Archives for: June 2012
Housekeeping: A personal tale, Kindle Fire 2, How much for that book? and Cheap read to pre-order 3 comments

Gone with the Wind
The two ladies who bring you this website grew up on a farm in a rural Midwestern community. Our parents encouraged reading for our entertainment and we didn’t go to the movies like the kids who lived in town.
In the mid-70s, Gone with the Wind was re-released to theaters and our mother told us that it was one of the only movies she had seen as a teen. This was long before movies were readily available through mass-marketed video tapes or DVDs. Even though it had been more than 30 years since she had seen the classic, Mom remembered many details and she expressed a desire to see it again.
The Friday night the movie was showing in town, we jumped in the car, bought tickets at the same theater where Mom had seen it 35 years earlier and were enthralled by Scarlett O’Hara’s story on the big screen. We loved the splendor of Tara, laughed at Prissy’s “I don’t know nothin’ ’bout birthin’ babies!”, and agreed that Ashley was a wimp, Rhett was all man and Scarlett wouldn’t have lasted a week in the Midwest.
More than 30 years have passed since that Friday night adventure. Though the details of the movie have faded, I fondly remember the only time that Mom and I went to the movies together.
Margaret Mitchell’s beloved novel, Gone with the Wind was first released in 1936 and just became available for the Kindle earlier this month. You can purchase this nearly 1,500 page tome for $13.99. The sequel to the classic, Scarlett (800+ pages) is selling for $7.99. Rhett Butler’s People by Donald McCaig is a modest 500 pages and sells for $4.99.
Is there a book that evokes memories for you that you would like to have on your Kindle? Tell us about it by posting a comment.
Kindle Fire 2? is reporting that the Kindle Fire 2 may be ready to launch soon – even as early as July 31. Rumors are that the new 7” tablet will have even better resolution, a camera and volume buttons replacing the touch volume control on the current Kindle Fire.
The article also reports rumors of the new tablet still being priced at $199 with the price of the current Kindle Fire being lowered to $149.
If the Kindle Fire 2 does launch later this summer, it should be a hot item.
You won’t see this happening with a Kindle book
It was used, but it was a first edition. This story in Publishers Weekly mentions that a physical copy of Live and Let Die, the second James Bond book written by Ian Fleming, sold for $21,258, exceeding the $6,000 estimate. That price may be cheap considering that Winston Churchill’s personal copy, with a personal message from Fleming to Churchill, sold for $71,700 in 2002. Are you feeling the need to scavenge through boxes of old books at garage sales now?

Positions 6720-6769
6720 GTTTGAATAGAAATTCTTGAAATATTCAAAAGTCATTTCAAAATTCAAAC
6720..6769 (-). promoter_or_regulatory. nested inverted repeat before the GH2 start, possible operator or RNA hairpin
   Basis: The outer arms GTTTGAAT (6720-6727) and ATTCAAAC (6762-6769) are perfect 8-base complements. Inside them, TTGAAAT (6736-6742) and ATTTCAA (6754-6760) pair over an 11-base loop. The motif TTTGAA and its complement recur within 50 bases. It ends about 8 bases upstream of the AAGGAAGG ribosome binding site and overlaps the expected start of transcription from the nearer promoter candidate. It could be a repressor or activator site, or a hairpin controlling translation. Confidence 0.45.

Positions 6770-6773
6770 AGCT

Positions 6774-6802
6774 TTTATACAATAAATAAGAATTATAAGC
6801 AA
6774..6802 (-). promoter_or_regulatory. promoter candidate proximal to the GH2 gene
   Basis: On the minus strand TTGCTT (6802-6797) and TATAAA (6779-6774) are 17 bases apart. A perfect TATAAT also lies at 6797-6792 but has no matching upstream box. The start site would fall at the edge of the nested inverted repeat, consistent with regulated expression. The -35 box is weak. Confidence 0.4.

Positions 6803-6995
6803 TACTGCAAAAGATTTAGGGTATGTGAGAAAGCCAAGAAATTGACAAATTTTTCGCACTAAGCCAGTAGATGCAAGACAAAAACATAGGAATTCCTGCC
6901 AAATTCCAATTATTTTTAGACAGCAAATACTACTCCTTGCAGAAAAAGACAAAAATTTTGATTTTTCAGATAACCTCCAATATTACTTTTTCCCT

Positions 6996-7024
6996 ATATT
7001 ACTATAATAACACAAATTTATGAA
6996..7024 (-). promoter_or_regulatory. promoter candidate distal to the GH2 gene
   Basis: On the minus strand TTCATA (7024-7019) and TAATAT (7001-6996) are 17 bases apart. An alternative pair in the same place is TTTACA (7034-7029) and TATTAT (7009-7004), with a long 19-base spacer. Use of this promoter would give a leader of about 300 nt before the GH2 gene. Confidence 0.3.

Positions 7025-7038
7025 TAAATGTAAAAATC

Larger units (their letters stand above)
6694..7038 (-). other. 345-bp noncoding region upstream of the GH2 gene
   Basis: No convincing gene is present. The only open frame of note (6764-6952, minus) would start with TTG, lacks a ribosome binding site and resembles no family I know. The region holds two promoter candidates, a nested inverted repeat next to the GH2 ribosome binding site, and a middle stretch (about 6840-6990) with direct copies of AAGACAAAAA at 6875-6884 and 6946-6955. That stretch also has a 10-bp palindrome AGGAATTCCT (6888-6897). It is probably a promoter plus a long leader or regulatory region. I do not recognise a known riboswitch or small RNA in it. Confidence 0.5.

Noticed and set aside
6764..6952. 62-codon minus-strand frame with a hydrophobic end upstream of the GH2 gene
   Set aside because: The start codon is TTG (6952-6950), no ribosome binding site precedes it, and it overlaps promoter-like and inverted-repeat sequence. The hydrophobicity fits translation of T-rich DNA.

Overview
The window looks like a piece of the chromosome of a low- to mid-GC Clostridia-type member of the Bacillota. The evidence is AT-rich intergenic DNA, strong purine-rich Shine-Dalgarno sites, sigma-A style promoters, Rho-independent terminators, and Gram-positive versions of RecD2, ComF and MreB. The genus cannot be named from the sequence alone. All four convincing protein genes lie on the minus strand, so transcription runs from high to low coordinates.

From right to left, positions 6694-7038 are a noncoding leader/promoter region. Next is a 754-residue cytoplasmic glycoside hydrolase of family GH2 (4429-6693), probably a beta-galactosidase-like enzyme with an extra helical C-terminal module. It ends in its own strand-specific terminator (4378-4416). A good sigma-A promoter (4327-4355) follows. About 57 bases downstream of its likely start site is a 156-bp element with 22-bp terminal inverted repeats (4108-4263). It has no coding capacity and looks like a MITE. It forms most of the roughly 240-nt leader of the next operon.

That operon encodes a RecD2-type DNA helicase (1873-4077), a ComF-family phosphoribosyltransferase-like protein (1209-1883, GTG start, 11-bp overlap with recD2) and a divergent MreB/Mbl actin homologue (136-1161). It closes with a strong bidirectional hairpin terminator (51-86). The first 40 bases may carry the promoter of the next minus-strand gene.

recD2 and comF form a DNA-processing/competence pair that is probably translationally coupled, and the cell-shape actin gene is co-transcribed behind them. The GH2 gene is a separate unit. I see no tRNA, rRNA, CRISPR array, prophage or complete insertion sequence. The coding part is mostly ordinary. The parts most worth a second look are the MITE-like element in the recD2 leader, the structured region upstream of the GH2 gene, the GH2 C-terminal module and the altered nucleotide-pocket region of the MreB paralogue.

More than a dozen James Bond novels are available on the Kindle. None of them are priced cheap, but each is a classic.
Cheap read to pre-order – Painting Naked
Macmillan launched an imprint in 2006 known as New Writing with the aim of discovering superb new novelists writing in all genres. It publishes one novel per month. The perfect-for-the-beach novel here was originally published as Beachcombing in 2009. Hence, the cover has one title while the webpage has another.
Book Description: Jillian Hunter treasures her independence. She’s raised two sons by herself, launched a small business, and restored a tumbledown beach cottage in Connecticut. Finally, at fifty-two, she’s ready for another shot at love, but soon discovers most single men her age prefer women in their twenties. Then a trip to London reunites her with Colin – an old flame she hasn’t seen in thirty-five years – and Jill falls for him all over again. This could be her chance for a new beginning, one she never expected, and certainly not at her age. But Colin isn’t quite the boy Jill remembers and she ends up risking everything she’s worked for – her business, her home, and her two closest friends – to make a life with him. And when faced with the risk of losing Colin as well, Jill is forced to take an uncomfortably close look at the woman she’s allowed herself to become and figure out a way to win herself back.